Skilled Representation in Cell Tower Leasing

Simply stated, an easement is the legal right to use someone else’s property for a particular purpose. Cell tower and telecom companies have a vested interest in securing access to a cell tower site located on your property. To accomplish this, they will want a long-term easement that allows entry to the property whenever the company deems necessary.

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How Is an Assignment Different Than an Easement?

An assignment is an agreement under which the property owner agrees to assign certain of its landlord rights to the company for a particular term. This type of contract may be an option for a landowner who does not want an easement on the title record of the property. It may also be an alternative if the easement areas of the property cannot be easily identified. Not all cell tower companies will agree to an assignment.

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What Is the Difference Between a Fixed Easement and a Perpetual Easement?

The most favorable type of easement to grant to a cell tower or telecom company can depend on the location and value of the land and any future plans for it. Cell tower leases may involve fixed easements or perpetual easements.

  • Fixed easements are limited to a specified number of years and are often preferred by property owners. When the term of a fixed easement expires, it reverts to the original grantors (landowners) or their heirs. This frees up the property for development or estate planning purposes.
  • Cell tower companies often seek perpetual easements because they have no set time limit. Granting a perpetual easement can increase the amount you receive for the lease. It may be a good idea if the cell tower is located on raw land of low value that will not be developed in the future.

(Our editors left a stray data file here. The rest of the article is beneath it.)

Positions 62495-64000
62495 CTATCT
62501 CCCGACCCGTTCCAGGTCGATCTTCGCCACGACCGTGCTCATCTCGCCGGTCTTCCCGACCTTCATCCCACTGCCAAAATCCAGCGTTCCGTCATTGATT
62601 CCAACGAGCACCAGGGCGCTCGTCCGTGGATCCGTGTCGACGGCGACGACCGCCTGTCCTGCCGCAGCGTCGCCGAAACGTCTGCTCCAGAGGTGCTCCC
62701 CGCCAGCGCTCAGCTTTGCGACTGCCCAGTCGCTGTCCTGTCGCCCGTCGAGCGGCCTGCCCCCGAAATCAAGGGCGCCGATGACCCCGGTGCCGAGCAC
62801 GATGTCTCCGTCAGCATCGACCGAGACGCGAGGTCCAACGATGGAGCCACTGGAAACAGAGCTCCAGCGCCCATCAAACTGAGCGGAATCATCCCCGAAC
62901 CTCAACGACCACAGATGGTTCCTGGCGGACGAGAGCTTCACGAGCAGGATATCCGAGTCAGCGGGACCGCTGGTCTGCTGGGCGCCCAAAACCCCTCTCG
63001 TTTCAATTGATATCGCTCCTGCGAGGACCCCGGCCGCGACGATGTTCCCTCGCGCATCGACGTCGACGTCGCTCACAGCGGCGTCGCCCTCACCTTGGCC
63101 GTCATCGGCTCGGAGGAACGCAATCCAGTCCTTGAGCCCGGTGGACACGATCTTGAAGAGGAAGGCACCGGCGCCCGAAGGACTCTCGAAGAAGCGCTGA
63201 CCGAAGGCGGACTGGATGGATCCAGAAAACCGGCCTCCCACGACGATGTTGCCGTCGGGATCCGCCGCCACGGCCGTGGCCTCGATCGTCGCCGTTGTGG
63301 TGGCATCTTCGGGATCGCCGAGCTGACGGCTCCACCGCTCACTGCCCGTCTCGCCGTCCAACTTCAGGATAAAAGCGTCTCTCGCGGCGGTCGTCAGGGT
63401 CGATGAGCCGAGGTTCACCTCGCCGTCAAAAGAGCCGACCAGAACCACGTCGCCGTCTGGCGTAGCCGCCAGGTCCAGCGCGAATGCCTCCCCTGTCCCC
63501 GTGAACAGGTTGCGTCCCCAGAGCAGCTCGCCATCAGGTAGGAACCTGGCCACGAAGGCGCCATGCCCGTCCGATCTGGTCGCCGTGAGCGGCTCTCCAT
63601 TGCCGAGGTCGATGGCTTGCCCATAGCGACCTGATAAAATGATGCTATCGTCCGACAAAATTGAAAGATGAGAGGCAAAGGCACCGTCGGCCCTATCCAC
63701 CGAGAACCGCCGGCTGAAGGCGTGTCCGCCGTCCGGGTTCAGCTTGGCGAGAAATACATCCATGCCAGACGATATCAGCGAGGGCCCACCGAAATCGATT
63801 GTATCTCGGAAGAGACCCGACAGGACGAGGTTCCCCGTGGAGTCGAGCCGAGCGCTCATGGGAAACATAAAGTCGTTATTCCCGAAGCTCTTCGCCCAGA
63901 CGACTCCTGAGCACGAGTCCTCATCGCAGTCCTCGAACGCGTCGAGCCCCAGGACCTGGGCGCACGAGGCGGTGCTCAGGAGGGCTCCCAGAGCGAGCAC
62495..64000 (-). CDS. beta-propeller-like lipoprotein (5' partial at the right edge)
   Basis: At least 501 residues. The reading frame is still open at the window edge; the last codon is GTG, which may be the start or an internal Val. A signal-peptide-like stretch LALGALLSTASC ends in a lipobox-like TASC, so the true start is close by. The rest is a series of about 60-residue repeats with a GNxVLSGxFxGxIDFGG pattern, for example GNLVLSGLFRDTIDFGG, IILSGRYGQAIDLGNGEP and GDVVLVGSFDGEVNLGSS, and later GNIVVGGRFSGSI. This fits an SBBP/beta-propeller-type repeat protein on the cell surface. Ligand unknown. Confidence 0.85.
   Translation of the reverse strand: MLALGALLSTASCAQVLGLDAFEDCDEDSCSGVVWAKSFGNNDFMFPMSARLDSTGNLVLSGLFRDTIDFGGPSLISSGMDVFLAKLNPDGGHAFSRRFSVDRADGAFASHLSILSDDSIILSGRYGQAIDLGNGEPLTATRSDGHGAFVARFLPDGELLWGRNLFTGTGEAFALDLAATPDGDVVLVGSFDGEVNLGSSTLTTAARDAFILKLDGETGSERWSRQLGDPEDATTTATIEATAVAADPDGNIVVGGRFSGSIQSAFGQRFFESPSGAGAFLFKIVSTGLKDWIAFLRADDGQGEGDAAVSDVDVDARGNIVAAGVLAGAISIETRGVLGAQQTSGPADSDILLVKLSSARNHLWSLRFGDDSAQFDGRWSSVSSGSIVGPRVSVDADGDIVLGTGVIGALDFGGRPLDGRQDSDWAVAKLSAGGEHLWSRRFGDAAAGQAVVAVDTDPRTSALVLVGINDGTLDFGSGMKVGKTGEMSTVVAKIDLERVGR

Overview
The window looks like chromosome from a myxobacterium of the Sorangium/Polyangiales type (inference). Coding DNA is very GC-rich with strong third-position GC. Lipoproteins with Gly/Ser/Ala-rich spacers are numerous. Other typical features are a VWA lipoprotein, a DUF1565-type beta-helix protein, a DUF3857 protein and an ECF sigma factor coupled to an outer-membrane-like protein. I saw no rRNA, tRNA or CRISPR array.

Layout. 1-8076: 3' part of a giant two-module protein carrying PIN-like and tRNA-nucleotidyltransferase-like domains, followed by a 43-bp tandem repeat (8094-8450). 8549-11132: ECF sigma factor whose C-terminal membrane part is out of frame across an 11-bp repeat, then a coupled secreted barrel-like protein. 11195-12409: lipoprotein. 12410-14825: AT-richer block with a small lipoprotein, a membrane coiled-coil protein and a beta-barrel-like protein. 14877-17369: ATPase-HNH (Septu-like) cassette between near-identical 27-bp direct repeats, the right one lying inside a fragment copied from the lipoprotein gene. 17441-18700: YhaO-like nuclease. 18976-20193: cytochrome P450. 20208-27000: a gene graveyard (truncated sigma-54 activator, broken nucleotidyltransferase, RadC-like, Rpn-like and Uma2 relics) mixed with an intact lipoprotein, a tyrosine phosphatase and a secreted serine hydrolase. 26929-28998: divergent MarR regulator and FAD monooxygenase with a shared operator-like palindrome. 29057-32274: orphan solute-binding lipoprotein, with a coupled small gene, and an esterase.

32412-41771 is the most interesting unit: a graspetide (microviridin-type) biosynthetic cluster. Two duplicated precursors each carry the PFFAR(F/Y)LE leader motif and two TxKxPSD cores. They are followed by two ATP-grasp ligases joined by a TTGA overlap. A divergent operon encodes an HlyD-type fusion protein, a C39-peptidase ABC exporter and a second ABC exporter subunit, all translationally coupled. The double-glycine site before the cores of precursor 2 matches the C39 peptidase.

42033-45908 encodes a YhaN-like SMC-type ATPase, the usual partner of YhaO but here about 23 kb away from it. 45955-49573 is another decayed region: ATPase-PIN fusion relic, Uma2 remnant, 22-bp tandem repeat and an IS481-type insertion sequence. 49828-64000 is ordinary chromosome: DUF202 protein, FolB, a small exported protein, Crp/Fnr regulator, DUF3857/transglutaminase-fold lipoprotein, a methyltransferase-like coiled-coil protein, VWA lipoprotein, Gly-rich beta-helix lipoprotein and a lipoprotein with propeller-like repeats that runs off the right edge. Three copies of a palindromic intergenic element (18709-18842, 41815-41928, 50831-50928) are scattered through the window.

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How Does the IRS Characterize an Easement Under Code Section 1031?

A Section 1031 exchange allows taxpayers to relinquish a property and replace it with “like-kind” property, thereby deferring capital gains and avoiding capital gains taxes. To qualify, the property concerned must be held by the taxpayer for productive use in business or trade or held for investment purposes. Selling an easement underlying a cell tower site on a property creates an actual interest in the property. The courts have ruled that an easement and real property are of the same nature and character and qualify as “like-kind” property under Section 1031 of the IRS Code.

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Why Do You Need to Consult With an Experienced Colorado Cell Tower Attorney?

Every cell tower lease situation is unique. It is crucial to fully understand and skillfully negotiate the terms of a cell tower lease to protect your property interests. Lease forms presented by cell tower companies are typically one-sided to the detriment of the property owner. They are also lengthy and complicated legal documents.

Our Colorado cell tower lawyers have the knowledge and experience to carefully evaluate all factors involved in a cell tower lease, including projected use of the property, tax considerations, and our clients desires, to help determine the best solutions under the circumstances. We are familiar with the issues property owners should consider before entering a cell tower lease. These issues include easements, rent, use restrictions, building plans, indemnification, assignments and subletting, end-of-term cleanup responsibilities, and landlord remedies for tenant default.

Welsh Law, LLC was founded in 2008. Attorney Patrick F. Welsh is well-versed in wireless telecommunications law. We use our expertise to fight for our clients’ best interests in all legal matters. If you are entering into a cell tower lease, call us at (720) 836-1777 to schedule a free consultation.

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